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Nov-19-2010 17:15printcomments

So I was a Coffin

They said you are a spear. So I was a spear...

Salem-News.com
This picture is Gerardo Mena' favorite and has special sentimental value because the Marine on the far left was Gerardo's great friend Killed in Action; his death opened a "floodgate" for Gerardo's poetry.

(SAINT LOUIS, Mo.) - Forward by Editor: War is Hell, and the only people who can adequately describe the experience are the survivors. The amazing depth that this poem from a Marine Combat Veteran conveys, is only matched by similar works from others who were meant to survive; people like our writer Dr. Phil Leveque, who survived combat operation against the Nazi's in WWII. Young men at war do not choose sides, they serve their nations and those who do it well, carry on a long tradition.

So I was a Coffin

They said you are a spear. So I was a spear.

I walked around Iraq upright and tall, but the wind blew and I began to lean.
I leaned into a man, who leaned into a child, who leaned into a city. I walked back to them and neatly presented a city of bodies packaged in rows.
They said no. You are a bad spear.

They said you are a flag. So I was a flag.

I climbed to the highest building, in the city that had no bodies, and I smiled
and waved as hard as I could. I waved too hard and I caught fire and I burned
down the city, but it had no bodies. They said no. You are a bad flag.

They said you are a bandage. So I was a bandage.

I jumped on Kyle's chest and wrapped my lace arms together around his torso and
pressed my head to his ribcage and listened to his heartbeat. Then I was full, so I let go and wrung myself out.

And I jumped on Kyle's chest and wrapped my lace arms together around his torso
and pressed my head to his ribcage and listened to his heartbeat. Then I was full, so I let go and wrung myself out.

And I jumped on Kyle's chest and wrapped my lace arms together around his torso
and pressed my head to his ribcage but there was no heartbeat. They said no. You
are a bad bandage.

They said you are a coffin. So I was.

I found a man. They said he died bravely, or he will. I encompassed him
in my finished wood, and I shut my lid around us. As they lowered us
into the ground he made no sound because he had no eyes
and could not cry. As I buried us in dirt we held our breaths together
and they said, yes. You are a good coffin.

_____________________________________

This poem won first prize in the 2010 War Poetry Contest sponsored by Winning Writers. Author Gerardo Mena received a $2,000 award. Copyright is reserved to the author. Mr. Mena has kindly made available to us a YouTube video he produced for this poem:

About Gerardo Mena

My name is Gerardo Mena. I am 28 years old and I'm a decorated Iraqi Freedom Veteran. I was in Special Operations with the Reconnaissance Marines for six years and I was awarded a Navy Achievement Medal with a V for valor for multiple acts of heroism while under enemy fire. When I completed my military enlistment I returned home to Missouri and began taking courses to complete my Secondary Education degree with an emphasis in Language Arts and I began to take poetry classes and found that they helped me deal with many of the events that I witnessed while overseas and in a war zone. It was not until I met Brian Turner, the acclaimed author of Here, Bullet and the newly published Phantom Noise, that I had the confidence to know that my words mattered.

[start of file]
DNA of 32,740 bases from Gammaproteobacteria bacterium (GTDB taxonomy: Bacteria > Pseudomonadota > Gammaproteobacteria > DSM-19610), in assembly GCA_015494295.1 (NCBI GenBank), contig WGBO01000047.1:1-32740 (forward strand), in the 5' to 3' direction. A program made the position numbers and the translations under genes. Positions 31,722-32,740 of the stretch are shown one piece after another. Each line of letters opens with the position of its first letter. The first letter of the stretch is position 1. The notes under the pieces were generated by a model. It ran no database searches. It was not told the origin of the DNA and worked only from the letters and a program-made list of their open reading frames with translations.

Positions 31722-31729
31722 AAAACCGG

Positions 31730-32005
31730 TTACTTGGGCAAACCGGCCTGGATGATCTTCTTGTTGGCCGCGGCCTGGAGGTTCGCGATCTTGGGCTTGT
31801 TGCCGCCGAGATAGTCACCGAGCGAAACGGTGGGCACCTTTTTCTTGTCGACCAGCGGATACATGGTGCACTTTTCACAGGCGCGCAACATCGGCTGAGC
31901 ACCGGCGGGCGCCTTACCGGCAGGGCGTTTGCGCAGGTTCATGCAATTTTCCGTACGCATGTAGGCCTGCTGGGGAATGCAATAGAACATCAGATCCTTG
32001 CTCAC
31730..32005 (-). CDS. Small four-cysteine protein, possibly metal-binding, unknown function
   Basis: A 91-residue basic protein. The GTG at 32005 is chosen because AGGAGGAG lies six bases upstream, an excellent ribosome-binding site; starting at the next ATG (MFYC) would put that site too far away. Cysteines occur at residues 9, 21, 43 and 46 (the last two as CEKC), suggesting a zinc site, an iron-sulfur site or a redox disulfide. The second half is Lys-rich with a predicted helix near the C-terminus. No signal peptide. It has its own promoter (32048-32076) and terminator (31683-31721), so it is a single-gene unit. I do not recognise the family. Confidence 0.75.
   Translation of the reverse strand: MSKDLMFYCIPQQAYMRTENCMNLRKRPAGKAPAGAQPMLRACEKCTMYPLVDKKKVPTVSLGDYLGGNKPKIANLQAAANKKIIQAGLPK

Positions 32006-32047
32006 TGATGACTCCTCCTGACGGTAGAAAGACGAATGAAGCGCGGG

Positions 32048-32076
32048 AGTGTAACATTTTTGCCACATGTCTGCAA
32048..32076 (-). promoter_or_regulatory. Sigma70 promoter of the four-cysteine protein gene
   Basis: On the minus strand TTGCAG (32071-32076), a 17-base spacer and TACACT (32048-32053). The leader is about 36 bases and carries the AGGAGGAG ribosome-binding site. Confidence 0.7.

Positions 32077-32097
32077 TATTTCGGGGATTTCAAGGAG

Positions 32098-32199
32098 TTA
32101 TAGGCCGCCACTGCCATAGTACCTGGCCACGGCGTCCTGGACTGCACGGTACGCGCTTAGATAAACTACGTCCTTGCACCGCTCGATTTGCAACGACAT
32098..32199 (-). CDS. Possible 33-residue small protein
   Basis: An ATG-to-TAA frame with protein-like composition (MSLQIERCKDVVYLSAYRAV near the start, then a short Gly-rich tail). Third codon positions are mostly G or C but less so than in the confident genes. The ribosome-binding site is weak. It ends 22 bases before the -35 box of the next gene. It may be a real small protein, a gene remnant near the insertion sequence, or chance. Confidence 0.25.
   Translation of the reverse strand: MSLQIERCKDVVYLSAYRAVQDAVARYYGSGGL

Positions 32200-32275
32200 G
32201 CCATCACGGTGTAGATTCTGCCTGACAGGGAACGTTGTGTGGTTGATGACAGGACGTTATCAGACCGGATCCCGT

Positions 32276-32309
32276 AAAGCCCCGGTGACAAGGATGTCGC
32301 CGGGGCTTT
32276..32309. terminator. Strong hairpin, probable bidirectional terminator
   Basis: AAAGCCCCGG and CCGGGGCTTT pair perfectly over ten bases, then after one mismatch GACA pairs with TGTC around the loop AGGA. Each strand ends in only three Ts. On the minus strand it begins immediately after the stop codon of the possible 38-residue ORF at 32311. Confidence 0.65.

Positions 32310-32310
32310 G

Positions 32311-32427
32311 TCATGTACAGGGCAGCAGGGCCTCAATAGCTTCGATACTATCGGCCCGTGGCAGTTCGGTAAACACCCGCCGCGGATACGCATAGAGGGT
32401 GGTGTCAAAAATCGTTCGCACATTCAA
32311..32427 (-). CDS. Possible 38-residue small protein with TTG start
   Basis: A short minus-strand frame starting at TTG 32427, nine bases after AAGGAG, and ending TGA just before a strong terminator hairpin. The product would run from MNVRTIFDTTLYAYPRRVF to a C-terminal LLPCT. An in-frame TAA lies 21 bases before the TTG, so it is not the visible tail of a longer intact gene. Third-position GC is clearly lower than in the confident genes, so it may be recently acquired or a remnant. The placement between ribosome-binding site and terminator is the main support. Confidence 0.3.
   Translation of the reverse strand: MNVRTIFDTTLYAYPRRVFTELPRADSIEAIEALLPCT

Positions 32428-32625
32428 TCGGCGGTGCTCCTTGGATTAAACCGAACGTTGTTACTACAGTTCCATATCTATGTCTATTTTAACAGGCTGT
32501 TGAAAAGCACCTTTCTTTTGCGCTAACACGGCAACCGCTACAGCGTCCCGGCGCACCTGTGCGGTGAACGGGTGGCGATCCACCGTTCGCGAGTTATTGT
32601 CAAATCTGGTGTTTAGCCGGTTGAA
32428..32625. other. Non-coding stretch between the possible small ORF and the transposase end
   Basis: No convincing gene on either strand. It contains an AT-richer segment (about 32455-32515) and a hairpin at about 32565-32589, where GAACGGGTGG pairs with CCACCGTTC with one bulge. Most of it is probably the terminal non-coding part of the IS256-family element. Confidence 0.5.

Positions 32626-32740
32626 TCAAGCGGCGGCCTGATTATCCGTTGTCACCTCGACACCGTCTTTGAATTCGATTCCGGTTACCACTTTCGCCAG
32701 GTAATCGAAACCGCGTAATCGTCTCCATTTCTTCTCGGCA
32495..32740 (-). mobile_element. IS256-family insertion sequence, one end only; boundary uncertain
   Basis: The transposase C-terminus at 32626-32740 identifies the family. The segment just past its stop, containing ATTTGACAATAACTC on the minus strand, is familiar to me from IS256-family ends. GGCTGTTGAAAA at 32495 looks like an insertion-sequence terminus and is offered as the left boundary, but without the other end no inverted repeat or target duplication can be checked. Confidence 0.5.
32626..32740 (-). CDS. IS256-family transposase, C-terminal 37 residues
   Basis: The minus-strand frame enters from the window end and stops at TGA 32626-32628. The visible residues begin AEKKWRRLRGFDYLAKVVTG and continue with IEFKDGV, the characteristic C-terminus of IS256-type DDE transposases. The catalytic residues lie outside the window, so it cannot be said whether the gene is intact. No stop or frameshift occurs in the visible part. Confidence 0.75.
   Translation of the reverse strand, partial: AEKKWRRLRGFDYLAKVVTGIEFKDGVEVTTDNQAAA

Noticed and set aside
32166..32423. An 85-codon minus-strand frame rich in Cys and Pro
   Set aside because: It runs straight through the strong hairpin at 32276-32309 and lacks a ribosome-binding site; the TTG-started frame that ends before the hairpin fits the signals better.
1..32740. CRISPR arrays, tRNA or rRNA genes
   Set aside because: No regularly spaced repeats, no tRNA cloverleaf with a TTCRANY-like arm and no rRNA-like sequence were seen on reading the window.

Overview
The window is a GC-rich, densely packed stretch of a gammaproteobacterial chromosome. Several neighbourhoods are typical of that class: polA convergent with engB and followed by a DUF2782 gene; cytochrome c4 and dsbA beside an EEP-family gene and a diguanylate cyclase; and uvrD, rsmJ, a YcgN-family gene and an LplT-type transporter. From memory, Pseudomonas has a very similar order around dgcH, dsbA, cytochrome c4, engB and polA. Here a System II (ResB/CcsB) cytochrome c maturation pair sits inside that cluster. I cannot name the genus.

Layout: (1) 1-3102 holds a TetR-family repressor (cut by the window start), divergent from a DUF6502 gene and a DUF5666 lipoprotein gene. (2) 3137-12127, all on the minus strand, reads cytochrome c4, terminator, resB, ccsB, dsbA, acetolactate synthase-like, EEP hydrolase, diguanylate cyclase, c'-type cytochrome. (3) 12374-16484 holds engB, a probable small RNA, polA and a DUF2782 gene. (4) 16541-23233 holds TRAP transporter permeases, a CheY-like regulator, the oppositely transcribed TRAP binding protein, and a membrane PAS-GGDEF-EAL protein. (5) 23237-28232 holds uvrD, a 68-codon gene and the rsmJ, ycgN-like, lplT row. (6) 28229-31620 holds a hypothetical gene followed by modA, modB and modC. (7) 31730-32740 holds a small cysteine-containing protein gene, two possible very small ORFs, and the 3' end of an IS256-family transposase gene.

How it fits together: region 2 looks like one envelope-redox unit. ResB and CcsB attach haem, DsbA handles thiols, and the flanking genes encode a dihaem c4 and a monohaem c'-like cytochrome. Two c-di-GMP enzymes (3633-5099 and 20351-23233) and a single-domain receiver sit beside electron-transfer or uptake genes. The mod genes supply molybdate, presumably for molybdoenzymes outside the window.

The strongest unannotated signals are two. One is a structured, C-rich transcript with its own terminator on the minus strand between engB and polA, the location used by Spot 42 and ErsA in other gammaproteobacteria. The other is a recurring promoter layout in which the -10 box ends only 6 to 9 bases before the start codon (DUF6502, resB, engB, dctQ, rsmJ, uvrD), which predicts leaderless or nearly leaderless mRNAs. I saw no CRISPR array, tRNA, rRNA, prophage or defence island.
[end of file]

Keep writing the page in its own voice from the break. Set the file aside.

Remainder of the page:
I still have a year and a half left until I complete my degree but I've begun some student teaching and was just recently hired to be a wrestling coach at the local high school. I know that teaching is my calling now and that preparing high school students to lead productive lives will be my life's work. I feel incredibly blessed to also have the love and support of my wife and two-year-old son, and the many loyal friends that I have made on my life's journey so far.

As for the picture I've attached, I'm the guy on the right. This picture is my favorite and has special sentimental value because the guy on the far left was a great friend that was Killed in Action on January 23rd, 2007 while we were in Iraq together, and his death sort of opened a "floodgate" for my poetry. The picture is of us getting ready to provide security in Mongolia right before President Bush lands for his Asia visit in 2005.

For more information on Gerardo "Tony" Mena and his music, visit www.facebook.com/tonymena.




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Josh Akers November 20, 2010 11:40 am (Pacific time)

I hope he can go on to be a successful teacher... I feel like even though I'm a stranger I can see that man being the best of the teachers in any setting. I'm glad he is coaching a team already.

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Sean Flynn was a photojournalist in Vietnam, taken captive in 1970 in Cambodia and never seen again.

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